It is a common misconception that wildlife species can adapt to various changes in their habitats by altering behavior and making do with less. This may be true of some species; indeed, many animals have learned to exist alongside human development quite well. Unfortunately, many species cannot make such adjustments. For species like the american kestrel (a small species of falcon), it is not enough to say that if they have a spot to build a nest and an acre or two to look for food that they will be fine. Species such as this require much more territory to feel secure enough to reside and breed. Many people are surprised when they learn that a particular bird may require several hundred acres of undisturbed land in order to feel safe enough to reproduce. In particular, the kestrel requires an average of 250 acres of territory to breed and an average of 100 acres of territory for non-breeding activities (Stokes, 1979). As regards Horsebarn Hill, the kestrel no doubt already feels pressed by other activities being carried out in that vicinity. One more piece of development, especially one including lighting that might disturb the diurnal rhythm of the kestrel, could be the final straw that drives the bird away from the area permanently.

Imagine if you will, that you are sitting at the breakfast table one morning, feeling a bit unhappy about the condominiums that are being built next door, when a bulldozer drives up onto your lawn and plows down your front porch. The driver seems to take no notice of you as he backs up and takes out the garage. Looking out onto the road, you notice that there are other bulldozers coming, at least two of which appear to be headed for your garden shed. At this point you wisely decide to head out the back door.

It could be said that there is no evidence that the bulldozers will do any further harm to your house; after all, they have only gone after the peripheral parts of the structure. It could also be said that you have no reason to flee; the bulldozers did not wreck your kitchen (although they may have knocked a few dishes to the floor) or your livingroom or den, so the house is still perfectly livable. Yet you did leave, the immediate reason being that your territory was invaded, and that it seemed unlikely that you would be able to continue to live and prosper in your home.

As human beings, we have the capacity to reason out conflicts such as bulldozers attacking our houses. Eventually, you would come back, have the bulldozer drivers arrested, and sue for damages. Birds and other wild creatures do not have this capacity. When development comes, all they know is that a chunk of their territory has been destroyed, that they no longer feel safe, and that it is time to leave and not return.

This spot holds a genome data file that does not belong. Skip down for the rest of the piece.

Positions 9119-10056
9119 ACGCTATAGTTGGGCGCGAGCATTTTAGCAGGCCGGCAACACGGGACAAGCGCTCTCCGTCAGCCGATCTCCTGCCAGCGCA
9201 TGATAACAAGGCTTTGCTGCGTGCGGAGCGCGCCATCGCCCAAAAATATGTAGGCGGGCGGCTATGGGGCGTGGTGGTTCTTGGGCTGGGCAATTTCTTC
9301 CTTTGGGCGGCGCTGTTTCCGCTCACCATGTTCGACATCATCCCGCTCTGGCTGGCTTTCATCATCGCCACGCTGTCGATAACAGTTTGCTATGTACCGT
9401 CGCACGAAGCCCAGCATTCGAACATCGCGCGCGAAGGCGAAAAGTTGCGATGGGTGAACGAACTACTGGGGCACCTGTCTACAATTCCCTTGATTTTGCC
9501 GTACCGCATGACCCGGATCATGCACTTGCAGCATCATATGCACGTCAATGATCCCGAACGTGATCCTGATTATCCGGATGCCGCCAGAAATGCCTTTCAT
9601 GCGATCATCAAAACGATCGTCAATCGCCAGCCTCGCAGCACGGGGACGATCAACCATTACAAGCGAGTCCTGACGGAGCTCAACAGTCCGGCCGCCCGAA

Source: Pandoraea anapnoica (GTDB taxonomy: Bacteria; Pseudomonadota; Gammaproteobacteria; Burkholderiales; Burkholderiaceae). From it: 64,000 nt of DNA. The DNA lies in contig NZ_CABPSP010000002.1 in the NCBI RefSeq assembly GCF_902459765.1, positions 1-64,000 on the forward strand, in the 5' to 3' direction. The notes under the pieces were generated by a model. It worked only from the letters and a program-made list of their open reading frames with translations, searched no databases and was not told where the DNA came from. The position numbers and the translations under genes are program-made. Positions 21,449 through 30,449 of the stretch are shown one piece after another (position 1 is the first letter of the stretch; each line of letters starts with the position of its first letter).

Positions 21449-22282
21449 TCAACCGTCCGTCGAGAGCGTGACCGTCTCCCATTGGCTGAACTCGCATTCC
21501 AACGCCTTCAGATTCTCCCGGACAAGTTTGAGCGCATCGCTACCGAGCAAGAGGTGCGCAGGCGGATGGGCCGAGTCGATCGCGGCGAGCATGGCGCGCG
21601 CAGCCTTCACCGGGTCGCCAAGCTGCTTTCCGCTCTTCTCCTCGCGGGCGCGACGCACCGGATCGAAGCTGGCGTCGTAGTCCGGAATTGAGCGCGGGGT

Where will they go? In all likelihood, nowhere. It is another unfortunate misconception that displaced wildlife will simply find another field or tree somewhere. The problem with this is that habitats have a natural carrying capacity. 250 acres can support one pair of breeding kestrels, no more. If kestrels must leave Horsebarn Hill, any site they find elsewhere (assuming another site exists) is likely to be occupied already. The occupants will not move over to make room—they will chase the interlopers or be chased out themselves (to return to our analogy, it seems unlikely that your neighbors will be kindhearted enough to let you move in with them permanently, should your house be attacked by bulldozers). These occupants may not even be kestrels—interspecies conflicts can and do come into play in these situations.

There are several species of grassland birds that are known to be breeders or have historically bred on Horsebarn Hill—american kestrel, eastern meadowlark, and savannah sparrow, to name a few. Most of these birds, as attested to by the CT DEP, are in trouble in our state. Any environmental assessment performed for this project must, at the very least, address the fate of these birds. I would hope that, in addition, such an assessment would take an honest look at whether further development of Horsebarn Hill is likely to contribute to the extirpation of these birds from our town, and possibly our state. If this project causes the loss of these birds that so many dearly love, it will be a very sad day for myself and the NOS, the town, and the university.

Thank you for reading this letter. Please take these thoughts into consideration when you make your decision.


Yours sincerely,

Robert Pirrie


Natchaug Ornithological Society


CC: Margaret Rubega, Ph.D., State Ornithologist

Stokes, D. W. A Guide to the Behavior of Common Birds. Little, Brown and Company (1979) pp. 50-51.

















BABY WILD ANIMALS….If You Care, Leave Them There